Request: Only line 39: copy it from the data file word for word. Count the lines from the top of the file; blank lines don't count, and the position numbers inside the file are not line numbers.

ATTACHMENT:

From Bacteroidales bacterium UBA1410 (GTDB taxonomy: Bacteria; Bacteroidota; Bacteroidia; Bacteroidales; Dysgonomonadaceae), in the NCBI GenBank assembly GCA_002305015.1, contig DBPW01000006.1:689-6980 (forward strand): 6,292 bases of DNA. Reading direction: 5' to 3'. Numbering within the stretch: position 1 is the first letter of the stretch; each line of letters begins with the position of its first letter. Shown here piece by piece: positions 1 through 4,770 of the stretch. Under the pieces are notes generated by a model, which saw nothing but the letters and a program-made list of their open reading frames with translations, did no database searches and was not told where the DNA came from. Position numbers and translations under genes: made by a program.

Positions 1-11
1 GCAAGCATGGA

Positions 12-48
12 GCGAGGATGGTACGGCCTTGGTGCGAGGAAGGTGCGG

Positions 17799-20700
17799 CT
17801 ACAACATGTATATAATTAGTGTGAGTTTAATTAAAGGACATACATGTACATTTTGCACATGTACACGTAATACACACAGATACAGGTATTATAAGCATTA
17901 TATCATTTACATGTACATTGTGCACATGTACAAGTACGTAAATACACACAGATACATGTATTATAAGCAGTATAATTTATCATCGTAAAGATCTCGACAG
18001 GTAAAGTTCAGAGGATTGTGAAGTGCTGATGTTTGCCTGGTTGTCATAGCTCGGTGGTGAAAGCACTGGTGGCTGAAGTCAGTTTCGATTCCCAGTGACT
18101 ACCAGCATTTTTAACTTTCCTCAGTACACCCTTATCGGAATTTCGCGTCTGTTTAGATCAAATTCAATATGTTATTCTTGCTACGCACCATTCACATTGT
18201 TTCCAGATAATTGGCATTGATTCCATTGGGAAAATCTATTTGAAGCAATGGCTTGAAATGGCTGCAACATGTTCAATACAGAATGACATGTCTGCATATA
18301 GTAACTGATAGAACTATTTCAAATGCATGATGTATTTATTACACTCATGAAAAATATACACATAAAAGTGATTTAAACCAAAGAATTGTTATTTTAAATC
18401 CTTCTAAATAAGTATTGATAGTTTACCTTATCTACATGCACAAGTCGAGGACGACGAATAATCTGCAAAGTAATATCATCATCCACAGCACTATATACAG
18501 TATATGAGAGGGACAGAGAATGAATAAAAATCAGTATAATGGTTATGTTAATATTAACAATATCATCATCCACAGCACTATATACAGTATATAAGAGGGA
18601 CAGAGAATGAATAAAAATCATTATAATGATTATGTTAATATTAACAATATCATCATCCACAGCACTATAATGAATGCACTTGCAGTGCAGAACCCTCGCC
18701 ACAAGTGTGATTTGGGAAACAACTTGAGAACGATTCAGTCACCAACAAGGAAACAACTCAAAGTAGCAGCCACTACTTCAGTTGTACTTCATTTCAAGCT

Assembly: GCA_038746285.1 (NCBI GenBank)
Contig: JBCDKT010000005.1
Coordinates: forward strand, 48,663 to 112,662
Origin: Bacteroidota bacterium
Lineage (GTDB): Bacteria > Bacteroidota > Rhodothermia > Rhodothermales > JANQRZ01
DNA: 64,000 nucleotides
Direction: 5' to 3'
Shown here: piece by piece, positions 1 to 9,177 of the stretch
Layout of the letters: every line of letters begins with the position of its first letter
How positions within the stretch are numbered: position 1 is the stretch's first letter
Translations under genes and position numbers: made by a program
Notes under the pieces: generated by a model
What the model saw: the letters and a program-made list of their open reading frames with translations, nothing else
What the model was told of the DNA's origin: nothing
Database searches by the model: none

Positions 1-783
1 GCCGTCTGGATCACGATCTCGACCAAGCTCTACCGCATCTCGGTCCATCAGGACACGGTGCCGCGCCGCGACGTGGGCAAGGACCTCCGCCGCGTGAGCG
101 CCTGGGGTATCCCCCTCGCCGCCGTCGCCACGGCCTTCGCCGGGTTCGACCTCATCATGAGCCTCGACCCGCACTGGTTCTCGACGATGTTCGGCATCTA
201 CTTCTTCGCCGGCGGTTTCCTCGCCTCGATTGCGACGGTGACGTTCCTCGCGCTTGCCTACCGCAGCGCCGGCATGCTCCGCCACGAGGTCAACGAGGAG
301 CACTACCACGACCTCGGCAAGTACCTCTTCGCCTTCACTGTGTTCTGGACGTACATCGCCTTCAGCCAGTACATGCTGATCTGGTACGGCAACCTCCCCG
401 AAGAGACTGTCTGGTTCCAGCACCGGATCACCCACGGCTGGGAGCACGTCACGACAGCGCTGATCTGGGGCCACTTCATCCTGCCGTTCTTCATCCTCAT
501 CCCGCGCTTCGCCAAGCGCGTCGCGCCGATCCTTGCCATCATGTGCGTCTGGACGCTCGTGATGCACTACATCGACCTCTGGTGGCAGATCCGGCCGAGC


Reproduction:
501 CCCGCGCTTCGCCAAGCGCGTCGCGCCGATCCTTGCCATCATGTGCGTCTGGACGCTCGTGATGCACTACATCGACCTCTGGTGGCAGATCCGGCCGAGC